I won’t pose this as a question, but rather a fact. All of us have at least once experience email anxiety. Email anxiety usually comes in the form fearing what the email will say from the email sender, usually the main cause of the anxiety. To further expand on this, imagine a co-worker or manager who keeps on emailing you with things to do that don’t make sense, or someone who keeps on changing their mind on what they want, or lastly, someone who wants to world and believes you’re the one to deliver it.
Dealing with email anxiety is weird, because talking things out isn’t really an option. I however do not consider ‘ignoring’ a form of approach, that’s just being inappropriate. I have experience email anxiety twice in the last 4 years of my HR career. It can be debilitating to performance and personal morale.
My first case of email anxiety was resolved by leaving my employer. Drastic, maybe. Necessary, certainly. My most recent case of email anxiety has been manageable and I have a game plan. Firstly, I openly talk to my closes peers (in HR of course) and manager about the situation in whole, focusing on fact, and openly share the email culprits. I respond to all emails with facts only and removing any empathic, apologetic, and wording that may have the recipient consider a weakness. I learned how to write strategic emails from a professor at Kwantlen Polytechnic University, Bob Basil, about 3 years ago and it has changed my email communication for the better. From there, I build up my professional reputation by managing multiple time consuming situations via emails and before you know it, “BAM!” like Chef Emeril, the emails stop.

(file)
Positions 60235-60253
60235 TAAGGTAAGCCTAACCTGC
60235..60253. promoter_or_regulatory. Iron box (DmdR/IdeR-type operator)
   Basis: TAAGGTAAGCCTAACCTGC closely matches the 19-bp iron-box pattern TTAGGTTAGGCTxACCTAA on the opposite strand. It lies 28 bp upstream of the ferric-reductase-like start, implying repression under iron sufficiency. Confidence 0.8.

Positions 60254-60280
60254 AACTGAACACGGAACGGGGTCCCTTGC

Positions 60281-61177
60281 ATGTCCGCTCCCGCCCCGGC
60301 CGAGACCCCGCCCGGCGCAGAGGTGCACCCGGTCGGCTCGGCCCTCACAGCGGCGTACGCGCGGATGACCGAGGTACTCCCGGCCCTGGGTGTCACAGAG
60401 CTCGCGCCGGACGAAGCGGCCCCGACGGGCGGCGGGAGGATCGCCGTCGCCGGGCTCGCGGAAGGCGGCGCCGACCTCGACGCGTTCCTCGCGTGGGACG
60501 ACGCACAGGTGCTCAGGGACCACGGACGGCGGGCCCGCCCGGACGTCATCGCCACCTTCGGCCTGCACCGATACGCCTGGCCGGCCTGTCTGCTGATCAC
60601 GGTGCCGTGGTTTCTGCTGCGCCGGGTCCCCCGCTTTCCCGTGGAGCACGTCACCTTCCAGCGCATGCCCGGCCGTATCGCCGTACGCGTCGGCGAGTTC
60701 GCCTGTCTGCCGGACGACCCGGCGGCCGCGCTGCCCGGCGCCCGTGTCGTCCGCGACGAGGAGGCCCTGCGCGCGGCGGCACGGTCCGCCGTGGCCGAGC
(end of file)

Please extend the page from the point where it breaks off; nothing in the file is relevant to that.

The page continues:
The good news. I know how to deal with email anxiety. The bad news, its not quick and simple. Email anxiety will exist, you now have to choose the deal with it and win. Good luck.